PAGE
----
Special Report – Health Concerns in Haiti: Infectious Disease and Mental Health Perspective
Balintfy: The US Department of Health and Human Services, the parent agency to NIH, has been collaborating with the government of Haiti and an international coalition of relief groups to deliver urgent assistance to the Haitian people in the wake of the recent earthquake there. To look a little past the headlines, and gain some in-depth insight on how these kinds of tragedies impact people, I talked to two, prominent NIH experts: Dr. Anthony Fauci, Director of the National Institute of Allergy and Infectious Diseases, and Dr. Thomas Insel, Director of the National Institute of Mental Health. I asked them each, what are some of the most common, compelling health problems in situations like this. Here's Dr. Fauci:
Dr. Fauci: The first thing people need to understand is that there usually is misinterpretation, that the most compelling problem, when you have an earthquake with a lot of deaths like this, that there's going to be major outbreaks of communicable diseases. Actually, that isn't the case. In the immediate aftermath, people have crush injuries, people have injuries to virtually every part of their body, immediately, the concern is, what about wound infections? So that's the first thing; you usually think about communicable diseases, the first thing is wound infections, is to get people properly taken care of from a surgical and from a medical infectious disease standpoint.
Balintfy: Dr. Fauci adds, that later, after the first few days, then the critical issue becomes the infectious diseases associated with the lack of clean water.
Dr. Fauci: There are waterborne infectious diseases that can easily outbreak when you have crowded conditions, unsanitary conditions, and a lack of supply of good, fresh, clean drinking water. If you think of the diarrheal diseases, or the diseases out of the GI tract, you think of salmonellosis, shigellosis, hepatitis A, cryptosporidiosis are all issues that you need to pay attention to. We often hear people say, mistakenly, but understandably, they're concerned about an outbreak of cholera. There is no cholera in Haiti, so it would be extremely unlikely that there would be an outbreak of cholera in Haiti, even though you don't want to completely rule it out, it's not the first thing that you think of when you think of an outbreak of waterborne disease.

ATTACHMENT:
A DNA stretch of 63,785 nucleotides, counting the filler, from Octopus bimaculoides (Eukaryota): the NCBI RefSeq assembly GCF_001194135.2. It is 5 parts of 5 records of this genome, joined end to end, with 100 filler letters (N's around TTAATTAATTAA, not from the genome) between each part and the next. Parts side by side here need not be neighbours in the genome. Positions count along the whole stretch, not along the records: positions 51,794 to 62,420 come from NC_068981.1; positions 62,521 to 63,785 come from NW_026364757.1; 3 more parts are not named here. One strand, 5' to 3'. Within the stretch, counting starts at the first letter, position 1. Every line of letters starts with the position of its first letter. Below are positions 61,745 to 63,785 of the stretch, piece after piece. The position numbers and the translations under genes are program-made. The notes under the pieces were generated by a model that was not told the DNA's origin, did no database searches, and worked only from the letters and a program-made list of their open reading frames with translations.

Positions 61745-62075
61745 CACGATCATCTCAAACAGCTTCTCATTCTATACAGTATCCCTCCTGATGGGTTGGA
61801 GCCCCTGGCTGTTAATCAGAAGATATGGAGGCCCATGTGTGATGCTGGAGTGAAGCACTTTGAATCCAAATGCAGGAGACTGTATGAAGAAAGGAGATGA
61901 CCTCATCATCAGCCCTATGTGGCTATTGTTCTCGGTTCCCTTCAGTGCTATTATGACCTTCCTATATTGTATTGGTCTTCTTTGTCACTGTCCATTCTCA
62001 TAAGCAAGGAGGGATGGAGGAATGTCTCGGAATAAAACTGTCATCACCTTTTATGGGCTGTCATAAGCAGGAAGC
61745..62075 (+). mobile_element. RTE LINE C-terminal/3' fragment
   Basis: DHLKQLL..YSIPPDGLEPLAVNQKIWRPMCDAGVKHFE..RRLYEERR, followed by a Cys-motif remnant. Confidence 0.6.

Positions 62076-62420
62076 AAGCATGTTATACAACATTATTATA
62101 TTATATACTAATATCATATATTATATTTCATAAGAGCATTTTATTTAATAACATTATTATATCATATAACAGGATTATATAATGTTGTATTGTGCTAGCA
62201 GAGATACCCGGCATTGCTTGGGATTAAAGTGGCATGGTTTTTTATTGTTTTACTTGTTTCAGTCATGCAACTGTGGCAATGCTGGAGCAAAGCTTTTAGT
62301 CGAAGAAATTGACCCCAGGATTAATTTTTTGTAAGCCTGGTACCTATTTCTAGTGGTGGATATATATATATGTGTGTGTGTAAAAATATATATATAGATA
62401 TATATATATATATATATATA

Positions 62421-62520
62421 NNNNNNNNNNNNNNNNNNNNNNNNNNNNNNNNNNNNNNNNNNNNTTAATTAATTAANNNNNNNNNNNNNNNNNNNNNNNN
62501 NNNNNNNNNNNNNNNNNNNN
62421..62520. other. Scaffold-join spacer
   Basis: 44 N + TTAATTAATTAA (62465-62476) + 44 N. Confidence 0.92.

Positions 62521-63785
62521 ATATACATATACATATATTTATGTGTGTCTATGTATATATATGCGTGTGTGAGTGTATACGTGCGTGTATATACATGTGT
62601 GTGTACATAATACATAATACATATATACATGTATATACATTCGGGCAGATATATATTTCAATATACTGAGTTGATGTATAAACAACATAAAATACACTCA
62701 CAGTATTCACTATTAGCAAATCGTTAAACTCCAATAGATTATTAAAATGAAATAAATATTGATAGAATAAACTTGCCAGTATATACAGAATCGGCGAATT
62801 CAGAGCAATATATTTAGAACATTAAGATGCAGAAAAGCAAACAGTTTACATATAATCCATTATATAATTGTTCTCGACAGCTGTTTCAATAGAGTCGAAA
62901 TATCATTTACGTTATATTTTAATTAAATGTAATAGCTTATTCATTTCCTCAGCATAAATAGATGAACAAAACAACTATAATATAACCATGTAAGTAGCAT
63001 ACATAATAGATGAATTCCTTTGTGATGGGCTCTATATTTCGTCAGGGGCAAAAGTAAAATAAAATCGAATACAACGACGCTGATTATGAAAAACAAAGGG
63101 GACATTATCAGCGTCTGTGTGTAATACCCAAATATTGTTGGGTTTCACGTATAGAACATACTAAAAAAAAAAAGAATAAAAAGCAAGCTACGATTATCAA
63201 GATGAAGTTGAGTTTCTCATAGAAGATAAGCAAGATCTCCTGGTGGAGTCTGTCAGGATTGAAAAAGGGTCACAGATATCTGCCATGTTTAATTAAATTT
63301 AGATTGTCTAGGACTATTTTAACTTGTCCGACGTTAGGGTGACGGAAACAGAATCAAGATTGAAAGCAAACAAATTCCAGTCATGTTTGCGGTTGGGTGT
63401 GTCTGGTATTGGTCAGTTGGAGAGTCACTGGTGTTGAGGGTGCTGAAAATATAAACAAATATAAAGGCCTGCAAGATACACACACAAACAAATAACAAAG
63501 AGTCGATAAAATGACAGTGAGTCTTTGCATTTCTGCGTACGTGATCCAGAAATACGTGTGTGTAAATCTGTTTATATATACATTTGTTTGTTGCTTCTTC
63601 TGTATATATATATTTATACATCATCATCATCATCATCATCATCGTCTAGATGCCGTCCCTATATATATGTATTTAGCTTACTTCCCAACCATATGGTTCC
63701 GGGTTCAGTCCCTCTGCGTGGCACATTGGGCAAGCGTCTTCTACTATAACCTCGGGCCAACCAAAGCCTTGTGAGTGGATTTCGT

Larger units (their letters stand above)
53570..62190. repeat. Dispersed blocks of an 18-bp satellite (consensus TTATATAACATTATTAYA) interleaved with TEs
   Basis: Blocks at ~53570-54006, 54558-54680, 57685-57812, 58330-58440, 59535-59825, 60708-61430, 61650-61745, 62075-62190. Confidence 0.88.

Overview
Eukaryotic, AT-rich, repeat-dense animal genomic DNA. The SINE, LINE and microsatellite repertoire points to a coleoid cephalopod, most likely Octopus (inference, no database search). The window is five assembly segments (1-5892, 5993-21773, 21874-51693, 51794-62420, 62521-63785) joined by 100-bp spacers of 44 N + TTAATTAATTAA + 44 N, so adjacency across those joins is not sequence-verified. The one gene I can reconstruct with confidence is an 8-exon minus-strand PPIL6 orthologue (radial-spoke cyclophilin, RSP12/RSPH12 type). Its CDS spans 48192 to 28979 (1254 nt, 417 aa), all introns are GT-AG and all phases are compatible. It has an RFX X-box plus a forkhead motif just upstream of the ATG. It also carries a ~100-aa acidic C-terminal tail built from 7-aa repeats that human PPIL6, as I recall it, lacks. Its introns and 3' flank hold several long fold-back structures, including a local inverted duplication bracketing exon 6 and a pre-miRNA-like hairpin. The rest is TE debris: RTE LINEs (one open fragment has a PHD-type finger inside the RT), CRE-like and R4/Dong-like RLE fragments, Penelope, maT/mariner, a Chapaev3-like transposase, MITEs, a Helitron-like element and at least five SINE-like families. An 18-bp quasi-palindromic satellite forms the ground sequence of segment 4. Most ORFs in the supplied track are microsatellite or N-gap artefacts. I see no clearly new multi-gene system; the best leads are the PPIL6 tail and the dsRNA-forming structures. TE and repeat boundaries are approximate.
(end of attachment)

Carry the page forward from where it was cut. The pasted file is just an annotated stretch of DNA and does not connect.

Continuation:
Balintfy: Respiratory diseases are also a concern, Dr. Fauci says. It is conceivable that there could be an outbreak of the flu — even an upsurge of the H1N1 influenza — as well as measles.
Dr. Fauci: Also, when you have crowded conditions in unsanitary conditions, you can have the spread of diseases, different types of pneumonia, different types of meningitis, things like that. Those are some of the things that you think of right off the bat. So there are a whole array of infectious diseases, some of which people wouldn't think about right away, but others of which they think about and are probably not of great concern.
Balintfy: For the mental health perspective, Dr. Tom Insel at NIMH discusses three groups of people.
Dr. Insel: The first, which is probably the most often overlooked, is you have people in Haiti with all these disorders, like schizophrenia and autism and serious mood and anxiety disorders and they will be people who will be particularly vulnerable when they lose access to care, when they lose access to medication, and when, as in this case, they may be separated from family members who have been providing care. So, that's an acute issue that probably requires more attention than it has received.